[00:02:14.810] EM: So when we realized what these — the, you know, the stay-at-home orders and what that really meant and what that meant for our operations and yet also trying to ensure that we were providing that continuity of government services, we quickly realized and shifted our thought process to, OK, how do we transition to electronic public meetings and public hearings? And so we really systematically broke it down. And so things that I think that are really, really important are, number one, consider your technology platform. And really keep all persons in mind when selecting that technology platform, but also make sure that you're having constant communication with your IT folks. So as we were evaluating those technology platforms, we actually had our technology folks like buy us all the time. In Indianapolis, we actually chose to go with Cisco's Webex, which I understand some other cities have not chosen to go with that, but we actually did that for security purposes. And so it's actually worked really, really well for us and also provides us with additional functions and features in order to be able to accommodate all persons and facilitate public comments. I would also say other things to really keep in mind is how you go about setting everything up. So in Indianapolis, we literally — I almost think of it as a collaborative partnership between certain people on our planning staff, our technology staff, and our Office of Corporation Counsel — so our attorneys, our board attorneys, and particularly our public access counselor — to ensure that everything that we were doing and how we were basically building this certainly not only complied with the law, but also complied with our IT needs as well as our department operations needs. The other thing that I would say special consideration is because this is so new to so many people — and that could be your own staff, that could be board members or commissioners, your attorneys, it could be new for your public access television, and certainly the general public — is we actually developed onboarding and training sessions. So we actually had practice sessions. We had practice sessions with our own staff to make sure that they felt comfortable and were able to work out any technology kinks. Then we actually scheduled practice meetings with our individual boards and commissions. And we also developed tutorials for them so that they could not only have that tutorial but then actually practice. So that also enabled us to work out technology kinks, right — audio and mic issues, those types of things. Learning how to use the mute button was a big thing. We engaged our public access television. That's Channel 16 here in Indianapolis. So we had a session with them to make sure that they could remote access in so that everything could still be aired on television like it normally is. And then we actually had some small practice sessions with the public just to ensure that how we were approaching things and thinking about things would work. So we had some petitioners who often file frequent petitions actually engaged and participate. So I think those things — like, again, really setting it up so that you've got your technology platform, you have a small core team working on this, you have onboarding and training sessions and tutorials. That's been really helpful. There are two other things that I would — actually three other things now that I think about it — that I would suggest other cities think about, is, is as detailed as this sounds, we actually developed a script for our board chairs or our commission chairs so that at the beginning of the hearing there's some, what we would call housekeeping items, right? So reminding people that this is being done electronically; reminding people about the mute button; sharing with folks that if they're having some connectivity issues, to close other browsers, disconnect from VPN. All of those things that are really minute, but at the same time can impact how a person can, can participate. And also, like, voting, right? So our voting is different. Because we, we actually now do a roll call. So each commissioner or board member's name is called, and they actually verbally articulate their vote because some people may be listening in via telephone, not just participating via video conferencing. The other thing, and that kind of leads me to another point, is as we were going through this, to really be mindful and put yourself in the shoes of each and every person. So the small core team that I talked about that worked on this, we put our shoes in the self — you know, ourselves in the shoes of our staff members, of our board members and commissioners, of a petitioner who may have filed that petition and may be trying to make their case in front of that board or commission, in the, in the shoes of our public access television, and then certainly in the shoes of neighborhood and community groups, and, you know, whether they're in support or remonstrance. So we really tried to think through it that way as well. And then the last thing that I'll offer is we actually really also had to shift our operations kind of on the back end and really be very forward thinking and thinking not only about that individual week's hearings, but the following week and the week after that. And so we now have a Monday morning, 8:30 every Monday morning, we have a check in with staff. And we actually developed a Google Doc. And it goes week by week, and it's every single hearing that is going to be held that week. And it has everything from the Webex address to who is the host, who's the alternate host, who's facilitating public comments? What time does the Webex open? What time — what is that drop-dead timeline for staff to join? Who's checking the audio? Has Channel 16 been invited? And then who are all the city staff that need to be on as participants, as well as our attorneys, as well as the respective board or commission members, and then who are any members of the public that we know need to be added as panelists because they are going to actively participate and speak. So that is a way we've also had to shift our operations to have those, those check-ins. So I realize that was a really verbose and a very lengthy answer, but those are just some, I would say, some special considerations that have been very helpful to us.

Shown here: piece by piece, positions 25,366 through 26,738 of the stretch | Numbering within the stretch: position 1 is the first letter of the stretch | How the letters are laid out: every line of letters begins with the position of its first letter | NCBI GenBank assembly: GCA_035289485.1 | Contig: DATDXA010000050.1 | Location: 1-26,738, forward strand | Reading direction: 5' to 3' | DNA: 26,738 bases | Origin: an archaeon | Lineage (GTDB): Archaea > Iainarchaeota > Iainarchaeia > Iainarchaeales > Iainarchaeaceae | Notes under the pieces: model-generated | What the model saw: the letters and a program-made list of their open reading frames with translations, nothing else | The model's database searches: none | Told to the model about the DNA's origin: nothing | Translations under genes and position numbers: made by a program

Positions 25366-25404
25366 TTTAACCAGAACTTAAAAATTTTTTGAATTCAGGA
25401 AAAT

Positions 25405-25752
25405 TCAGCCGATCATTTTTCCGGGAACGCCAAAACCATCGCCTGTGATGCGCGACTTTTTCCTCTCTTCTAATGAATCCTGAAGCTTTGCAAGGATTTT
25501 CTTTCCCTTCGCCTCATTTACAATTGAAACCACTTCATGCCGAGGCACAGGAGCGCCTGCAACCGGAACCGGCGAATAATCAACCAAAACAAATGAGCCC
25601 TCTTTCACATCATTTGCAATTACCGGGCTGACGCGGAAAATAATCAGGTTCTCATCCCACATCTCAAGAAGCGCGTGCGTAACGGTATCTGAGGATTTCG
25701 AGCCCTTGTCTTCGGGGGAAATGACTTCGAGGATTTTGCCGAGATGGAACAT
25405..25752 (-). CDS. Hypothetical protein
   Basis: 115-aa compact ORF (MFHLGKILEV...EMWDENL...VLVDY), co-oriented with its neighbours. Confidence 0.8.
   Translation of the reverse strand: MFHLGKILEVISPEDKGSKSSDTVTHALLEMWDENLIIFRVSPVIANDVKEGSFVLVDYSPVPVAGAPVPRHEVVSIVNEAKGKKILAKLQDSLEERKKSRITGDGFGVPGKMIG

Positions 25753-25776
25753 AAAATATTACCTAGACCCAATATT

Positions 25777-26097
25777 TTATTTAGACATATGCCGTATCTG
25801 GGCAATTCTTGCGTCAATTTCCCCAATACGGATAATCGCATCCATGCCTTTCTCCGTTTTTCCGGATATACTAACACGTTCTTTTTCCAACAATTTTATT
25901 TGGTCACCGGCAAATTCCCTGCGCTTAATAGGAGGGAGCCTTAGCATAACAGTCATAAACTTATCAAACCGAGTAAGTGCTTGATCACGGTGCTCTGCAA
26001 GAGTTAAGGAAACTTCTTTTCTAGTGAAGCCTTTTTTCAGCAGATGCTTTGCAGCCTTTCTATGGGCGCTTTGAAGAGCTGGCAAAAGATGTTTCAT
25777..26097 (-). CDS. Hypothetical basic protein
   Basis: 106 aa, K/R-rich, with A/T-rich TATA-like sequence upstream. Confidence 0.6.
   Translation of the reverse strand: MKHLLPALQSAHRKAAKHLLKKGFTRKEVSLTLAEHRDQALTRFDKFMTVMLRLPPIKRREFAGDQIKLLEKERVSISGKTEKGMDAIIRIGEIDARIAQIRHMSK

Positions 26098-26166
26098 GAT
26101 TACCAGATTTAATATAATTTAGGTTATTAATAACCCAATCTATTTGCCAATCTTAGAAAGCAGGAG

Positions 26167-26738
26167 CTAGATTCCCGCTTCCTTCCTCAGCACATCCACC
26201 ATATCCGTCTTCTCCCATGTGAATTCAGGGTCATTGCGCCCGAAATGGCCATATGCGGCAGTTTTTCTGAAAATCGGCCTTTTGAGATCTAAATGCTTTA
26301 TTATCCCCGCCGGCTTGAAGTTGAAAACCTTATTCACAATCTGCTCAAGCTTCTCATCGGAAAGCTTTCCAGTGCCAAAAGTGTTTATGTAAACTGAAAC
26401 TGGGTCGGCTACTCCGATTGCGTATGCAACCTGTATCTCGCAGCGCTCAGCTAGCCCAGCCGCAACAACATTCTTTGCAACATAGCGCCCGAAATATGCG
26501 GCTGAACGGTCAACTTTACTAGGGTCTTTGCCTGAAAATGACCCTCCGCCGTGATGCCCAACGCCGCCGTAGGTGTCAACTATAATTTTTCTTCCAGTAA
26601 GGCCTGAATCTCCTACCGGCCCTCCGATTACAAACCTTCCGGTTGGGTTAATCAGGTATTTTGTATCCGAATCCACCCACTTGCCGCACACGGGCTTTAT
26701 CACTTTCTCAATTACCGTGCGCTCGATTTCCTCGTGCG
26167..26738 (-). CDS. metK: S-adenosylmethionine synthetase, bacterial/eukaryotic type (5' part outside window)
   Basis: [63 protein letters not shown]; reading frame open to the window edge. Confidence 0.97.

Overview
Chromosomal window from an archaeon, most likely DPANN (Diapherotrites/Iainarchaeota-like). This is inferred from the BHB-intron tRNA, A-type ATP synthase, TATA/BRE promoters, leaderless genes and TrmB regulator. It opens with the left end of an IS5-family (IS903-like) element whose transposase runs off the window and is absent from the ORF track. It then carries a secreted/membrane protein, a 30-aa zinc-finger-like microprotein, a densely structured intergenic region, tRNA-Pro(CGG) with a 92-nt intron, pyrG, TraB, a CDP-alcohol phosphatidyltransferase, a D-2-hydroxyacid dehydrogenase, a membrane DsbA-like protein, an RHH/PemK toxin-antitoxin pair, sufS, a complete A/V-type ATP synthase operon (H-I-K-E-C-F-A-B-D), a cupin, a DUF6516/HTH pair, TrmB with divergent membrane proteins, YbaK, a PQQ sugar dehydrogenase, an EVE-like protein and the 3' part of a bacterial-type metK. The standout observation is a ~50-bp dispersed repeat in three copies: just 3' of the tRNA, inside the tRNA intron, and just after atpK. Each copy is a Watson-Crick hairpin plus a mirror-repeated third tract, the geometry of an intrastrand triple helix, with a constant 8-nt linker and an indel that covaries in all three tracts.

[00:10:18.550] JP: It sounds like there's a lot of moving pieces and collaboration that's required to make this a successful process. You mentioned one strategy, which was using Google Docs to keep everyone on the same page, but I'm curious to know, what other strategies have you found helpful in organizing your meetings?